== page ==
"Never underestimate the desire to work with local people.  One positive take out of Covid-19 is that people want to buy NZ and keep local. A lot of clients want someone they know whether that person works for a large international or a smaller or locally owned brokerage."

 Regulation, rather than consolidation, is likely to be the most pressing issue, she says: “I think there’s a concern around the regime and a lack of clarity about what is required of advisers.”

 How do independent brokers feel about the current landscape?

 William O’Brien, brokerage manager at Montage, based near Auckland, doesn’t expect the rampant consolidation to have a massive impact on the independent NZ broker market.

 “A lot of people prefer smaller firms they can pick up the phone and talk to,” he says. “I’ve managed to bring a few clients in from the larger firms because clients want a relationship.”

 O’Brien’s firm is part of the NZ Brokers network, and is weighing up its options under the new regime. The firm may take its own FAP license or merge with another company to build scale, he says. 

 “A lot of people are deciding to do it [take a FAP] themselves,” he says. “But for many smaller players, there isn’t a lot left after all the bills have been paid, so they may be looking at the cost and time element [from the new regulation].”

Jo Mason, chief executive of NZ Brokers, a 49-member strong adviser network, says smaller businesses would feel “more threatened” if they weren’t part of a larger group or network.

“Joining a network allows us to act as a big boy on their behalf,” She says. “Advisers can maintain independence and get the benefits of a large business.”

Mason believes smaller and independent brokerages will maintain a competitive advantage over larger corporates in NZ, with SMEs more likely to seek a close personal relationship. 

“Most businesses don’t want to deal with a branch manager of a large corporate; they want to speak to a fellow local business owner.” 

She says small, independent advisers often have a wider range of insurer options, rather than being “locked into facilities” with one product provider.

Mason also argues that executives at merged companies can often “take their eye off the ball and become internally-focused”, creating business opportunities for smaller rivals.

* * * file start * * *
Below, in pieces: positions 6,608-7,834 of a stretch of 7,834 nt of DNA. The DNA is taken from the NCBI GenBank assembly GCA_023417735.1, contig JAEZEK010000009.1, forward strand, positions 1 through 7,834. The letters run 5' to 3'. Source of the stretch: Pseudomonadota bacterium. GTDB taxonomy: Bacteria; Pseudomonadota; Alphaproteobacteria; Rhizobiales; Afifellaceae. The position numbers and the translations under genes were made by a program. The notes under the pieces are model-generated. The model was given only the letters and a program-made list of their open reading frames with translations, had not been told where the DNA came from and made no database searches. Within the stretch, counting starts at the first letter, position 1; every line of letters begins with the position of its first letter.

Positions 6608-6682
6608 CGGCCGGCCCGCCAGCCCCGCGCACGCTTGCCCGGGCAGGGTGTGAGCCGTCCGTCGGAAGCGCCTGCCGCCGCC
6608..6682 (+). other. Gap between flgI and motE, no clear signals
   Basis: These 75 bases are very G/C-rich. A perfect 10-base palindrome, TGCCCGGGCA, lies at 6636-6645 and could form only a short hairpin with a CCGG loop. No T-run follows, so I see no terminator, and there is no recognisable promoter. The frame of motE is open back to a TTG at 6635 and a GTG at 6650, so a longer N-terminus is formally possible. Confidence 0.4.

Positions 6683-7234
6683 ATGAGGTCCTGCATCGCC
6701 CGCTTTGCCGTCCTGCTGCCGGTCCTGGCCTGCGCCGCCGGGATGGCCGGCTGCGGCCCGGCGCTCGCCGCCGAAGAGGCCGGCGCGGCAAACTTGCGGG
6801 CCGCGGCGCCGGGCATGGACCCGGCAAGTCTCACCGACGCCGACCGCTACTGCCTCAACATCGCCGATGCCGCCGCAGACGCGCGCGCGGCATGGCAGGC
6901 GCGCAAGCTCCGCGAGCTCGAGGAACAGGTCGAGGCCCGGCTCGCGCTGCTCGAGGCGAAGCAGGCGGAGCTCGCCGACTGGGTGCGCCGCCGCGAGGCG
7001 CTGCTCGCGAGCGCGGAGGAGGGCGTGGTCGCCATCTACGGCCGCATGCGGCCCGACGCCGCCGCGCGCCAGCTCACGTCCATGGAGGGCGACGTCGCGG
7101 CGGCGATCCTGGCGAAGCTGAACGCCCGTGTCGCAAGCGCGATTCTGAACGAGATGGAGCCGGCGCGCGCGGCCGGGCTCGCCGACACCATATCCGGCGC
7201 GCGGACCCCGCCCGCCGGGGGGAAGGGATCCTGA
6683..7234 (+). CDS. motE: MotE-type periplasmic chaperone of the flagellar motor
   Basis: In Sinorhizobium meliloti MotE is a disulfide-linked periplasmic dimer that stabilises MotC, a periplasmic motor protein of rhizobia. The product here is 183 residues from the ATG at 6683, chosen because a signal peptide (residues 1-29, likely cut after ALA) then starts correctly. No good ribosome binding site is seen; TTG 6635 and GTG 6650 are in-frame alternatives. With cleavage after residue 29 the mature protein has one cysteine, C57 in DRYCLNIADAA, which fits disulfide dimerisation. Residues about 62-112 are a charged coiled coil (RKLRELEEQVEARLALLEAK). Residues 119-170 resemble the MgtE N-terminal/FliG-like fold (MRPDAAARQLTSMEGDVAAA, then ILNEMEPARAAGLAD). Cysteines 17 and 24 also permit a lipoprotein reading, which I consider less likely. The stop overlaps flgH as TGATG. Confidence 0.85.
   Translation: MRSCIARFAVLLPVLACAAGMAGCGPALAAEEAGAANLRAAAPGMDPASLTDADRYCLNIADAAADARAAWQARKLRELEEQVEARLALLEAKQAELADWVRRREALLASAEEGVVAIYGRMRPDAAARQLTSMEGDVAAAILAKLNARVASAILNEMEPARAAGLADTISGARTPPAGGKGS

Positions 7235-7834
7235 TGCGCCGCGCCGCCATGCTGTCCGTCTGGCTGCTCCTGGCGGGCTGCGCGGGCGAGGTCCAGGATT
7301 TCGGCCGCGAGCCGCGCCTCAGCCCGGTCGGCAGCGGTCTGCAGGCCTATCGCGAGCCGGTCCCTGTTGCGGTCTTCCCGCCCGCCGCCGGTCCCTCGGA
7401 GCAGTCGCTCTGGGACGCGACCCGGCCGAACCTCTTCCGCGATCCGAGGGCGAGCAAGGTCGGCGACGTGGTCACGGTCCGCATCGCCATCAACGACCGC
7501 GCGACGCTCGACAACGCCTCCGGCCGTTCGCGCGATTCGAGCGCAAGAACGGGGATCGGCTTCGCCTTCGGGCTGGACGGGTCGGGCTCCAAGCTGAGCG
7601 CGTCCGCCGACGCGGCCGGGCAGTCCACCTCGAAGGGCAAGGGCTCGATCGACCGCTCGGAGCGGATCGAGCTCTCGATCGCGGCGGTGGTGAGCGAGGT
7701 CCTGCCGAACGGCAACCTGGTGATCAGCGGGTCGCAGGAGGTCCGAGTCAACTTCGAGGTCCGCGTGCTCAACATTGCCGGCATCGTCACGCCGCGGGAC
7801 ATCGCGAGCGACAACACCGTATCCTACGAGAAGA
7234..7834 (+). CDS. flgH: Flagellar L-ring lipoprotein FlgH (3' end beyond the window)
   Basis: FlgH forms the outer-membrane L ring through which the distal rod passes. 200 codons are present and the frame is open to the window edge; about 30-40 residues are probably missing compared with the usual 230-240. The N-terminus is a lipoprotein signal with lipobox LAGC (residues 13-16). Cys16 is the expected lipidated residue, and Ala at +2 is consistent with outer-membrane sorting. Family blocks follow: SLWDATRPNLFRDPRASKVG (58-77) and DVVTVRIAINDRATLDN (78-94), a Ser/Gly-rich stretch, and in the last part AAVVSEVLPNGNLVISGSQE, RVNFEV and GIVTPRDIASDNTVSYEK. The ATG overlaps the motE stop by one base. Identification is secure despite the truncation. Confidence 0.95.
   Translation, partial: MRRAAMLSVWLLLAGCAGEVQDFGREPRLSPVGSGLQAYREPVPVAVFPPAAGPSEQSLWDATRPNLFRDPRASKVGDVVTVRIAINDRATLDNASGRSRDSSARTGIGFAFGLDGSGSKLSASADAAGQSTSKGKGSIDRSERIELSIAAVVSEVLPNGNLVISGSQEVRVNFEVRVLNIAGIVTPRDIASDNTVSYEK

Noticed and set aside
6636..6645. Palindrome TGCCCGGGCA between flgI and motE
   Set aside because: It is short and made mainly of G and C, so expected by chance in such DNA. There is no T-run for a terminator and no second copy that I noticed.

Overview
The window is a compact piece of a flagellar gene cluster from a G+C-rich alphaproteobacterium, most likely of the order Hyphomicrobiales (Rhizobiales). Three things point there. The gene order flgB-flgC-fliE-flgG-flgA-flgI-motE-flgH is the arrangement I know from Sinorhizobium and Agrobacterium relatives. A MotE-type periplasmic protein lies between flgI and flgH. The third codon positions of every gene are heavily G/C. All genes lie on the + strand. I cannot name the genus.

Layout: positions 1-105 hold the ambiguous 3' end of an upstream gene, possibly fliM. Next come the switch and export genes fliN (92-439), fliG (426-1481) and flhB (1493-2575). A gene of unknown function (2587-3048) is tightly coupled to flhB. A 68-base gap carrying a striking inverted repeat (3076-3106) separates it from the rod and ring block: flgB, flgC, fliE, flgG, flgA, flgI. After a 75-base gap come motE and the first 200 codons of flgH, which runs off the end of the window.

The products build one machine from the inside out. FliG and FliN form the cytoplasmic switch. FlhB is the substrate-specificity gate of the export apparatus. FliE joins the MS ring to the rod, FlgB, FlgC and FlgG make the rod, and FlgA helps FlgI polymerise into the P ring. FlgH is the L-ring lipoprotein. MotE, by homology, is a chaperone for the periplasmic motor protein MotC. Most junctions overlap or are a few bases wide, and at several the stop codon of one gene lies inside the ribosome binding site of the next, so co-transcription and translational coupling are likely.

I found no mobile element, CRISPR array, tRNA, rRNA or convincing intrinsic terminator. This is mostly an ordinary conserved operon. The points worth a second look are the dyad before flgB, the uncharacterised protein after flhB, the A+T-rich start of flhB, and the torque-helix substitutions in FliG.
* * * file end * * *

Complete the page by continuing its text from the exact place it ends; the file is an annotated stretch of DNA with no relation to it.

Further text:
Jason Smith, of P&C Insurance brokers in Feilding, which has about 2000 rural, domestic, and SME clients, believes regulation is the main focus for smaller businesses right now. 

 “Consolidation has always been a thing, and it just continues,” he said. 

 Smith, who is part of the Steadfast network, believes it’s vital for broker businesses to be part of a network for “backup” when the new regulatory regime comes around.

 P&C, founded in 1991, will take its own FAP license, but says many businesses will benefit from having the licensing support of their network and working under a network FAP.

 “Being part of a network will help companies meet their requirements. If you’re not part of one, it will be a struggle.”

 He expects NZ’s independent industry “will continue to thrive”, and predicts we may see more brokerages emerge from the embers of mega-mergers.

 “You may see someone who worked for a large corporate go out on their own,” he says. “With every change, there’s always an opportunity.”

 Smith is bullish about the future, and notes a trend to “buy NZ and buy local” since Covid, with local businesses choosing to support independent brokers rather than place their business through a large corporate. 

 “It’s quite a movement, and people want to support local businesses,” Smith adds. 

December 2020